Do You Owe the IRS?
Not everyone gets a refund. Many taxpayers owe money. It is important to make sure you file timely even though you may not have the money to pay to avoid late filing penalties.
There are a number of ways to pay your tax:
- Check or money order
- IRS Direct Pay (New in 2014): You can now pay the IRS directly from your checking or savings account at no cost to you. Check out details on the IRS website.
- Electronic funds transfer: To transfer funds electronically, you can also use the Electronic Federal Tax Payment System (eftps) by using the online access at www.eftps.gov. or by calling 1-800-555-4477.
- Pay by debit or credit card: The IRS has several payment processors you can deal with.
All of these charge a flat fee for using a debit card and a percentage fee for using a credit card:
Link2GovCorporation/ www.pay1040.com/ 888-729-1040
OfficialpaymentsCorp/ www.officialpayments.com/fed 888-872-9829
Ways to pay later:
- Need additional time to pay? You could request a short term additional amount of time to pay in full.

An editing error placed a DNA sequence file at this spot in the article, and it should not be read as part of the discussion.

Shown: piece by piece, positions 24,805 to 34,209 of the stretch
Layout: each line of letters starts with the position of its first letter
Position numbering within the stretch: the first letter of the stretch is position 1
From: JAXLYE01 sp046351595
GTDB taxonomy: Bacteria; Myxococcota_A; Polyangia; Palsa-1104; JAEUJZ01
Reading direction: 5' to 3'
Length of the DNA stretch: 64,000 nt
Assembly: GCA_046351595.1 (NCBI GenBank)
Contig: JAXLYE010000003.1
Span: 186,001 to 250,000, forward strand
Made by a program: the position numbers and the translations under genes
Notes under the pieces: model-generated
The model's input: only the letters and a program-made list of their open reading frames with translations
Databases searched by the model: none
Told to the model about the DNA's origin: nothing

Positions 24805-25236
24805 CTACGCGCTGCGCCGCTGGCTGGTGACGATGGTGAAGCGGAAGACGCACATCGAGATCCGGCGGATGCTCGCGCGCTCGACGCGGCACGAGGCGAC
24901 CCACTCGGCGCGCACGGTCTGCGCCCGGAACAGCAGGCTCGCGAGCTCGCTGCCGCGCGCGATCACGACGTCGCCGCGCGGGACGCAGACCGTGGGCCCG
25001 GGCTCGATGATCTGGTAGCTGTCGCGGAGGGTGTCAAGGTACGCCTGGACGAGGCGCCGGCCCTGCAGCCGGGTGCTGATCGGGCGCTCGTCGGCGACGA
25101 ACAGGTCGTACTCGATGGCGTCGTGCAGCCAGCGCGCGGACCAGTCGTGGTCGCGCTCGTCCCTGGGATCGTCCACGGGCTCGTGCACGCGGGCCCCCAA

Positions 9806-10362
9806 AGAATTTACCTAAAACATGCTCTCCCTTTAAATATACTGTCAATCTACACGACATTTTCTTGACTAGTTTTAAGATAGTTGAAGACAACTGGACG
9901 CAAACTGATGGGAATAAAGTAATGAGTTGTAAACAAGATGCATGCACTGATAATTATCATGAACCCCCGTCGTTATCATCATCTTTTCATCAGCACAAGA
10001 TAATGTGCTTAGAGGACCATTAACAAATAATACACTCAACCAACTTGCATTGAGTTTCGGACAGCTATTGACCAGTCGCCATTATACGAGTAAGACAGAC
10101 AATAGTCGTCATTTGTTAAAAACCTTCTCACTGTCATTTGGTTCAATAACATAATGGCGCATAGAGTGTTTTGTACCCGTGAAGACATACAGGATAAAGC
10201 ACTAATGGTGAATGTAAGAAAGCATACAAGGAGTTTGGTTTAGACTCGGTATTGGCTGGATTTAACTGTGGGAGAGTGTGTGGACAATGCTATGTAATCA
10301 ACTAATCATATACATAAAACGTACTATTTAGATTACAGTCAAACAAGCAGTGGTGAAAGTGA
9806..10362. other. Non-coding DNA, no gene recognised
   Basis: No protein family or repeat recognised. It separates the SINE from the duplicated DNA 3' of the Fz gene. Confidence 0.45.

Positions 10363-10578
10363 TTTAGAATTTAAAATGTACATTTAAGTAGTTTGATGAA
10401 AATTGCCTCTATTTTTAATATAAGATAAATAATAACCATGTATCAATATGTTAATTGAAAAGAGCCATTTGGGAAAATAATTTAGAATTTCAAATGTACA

To do so, you need to request it by using the Online Payment Agreement at www.irs.gov or by calling 800-829-1040.
Installment agreement: You can set up an installment agreement by filing Form 9465 with the IRS. Usually the IRS will inform you within 30 days of their approval. The following fees apply:
- $52 for direct debit, $120 for standard payment or payroll deduction, and $43 for those with low income. Your payment plan will default if the IRS does not receive its payment in time, so direct debit is the better method.
- Offer in Compromise: An Offer in Compromise allows you to settle your tax bill for less than you owe. This option works for very few taxpayers, but it might help you. If you have very few assets and not much income, you might want to check this out. You will need professional help to do this.
What happens if you do not pay:
- Penalties and interest accrue on your balance due until it is paid.
- Future refunds can be used to offset your tax bill.
- The IRS could file a lien against your property.
- The IRS could seize your bank account or a portion of your salary with a tax levy.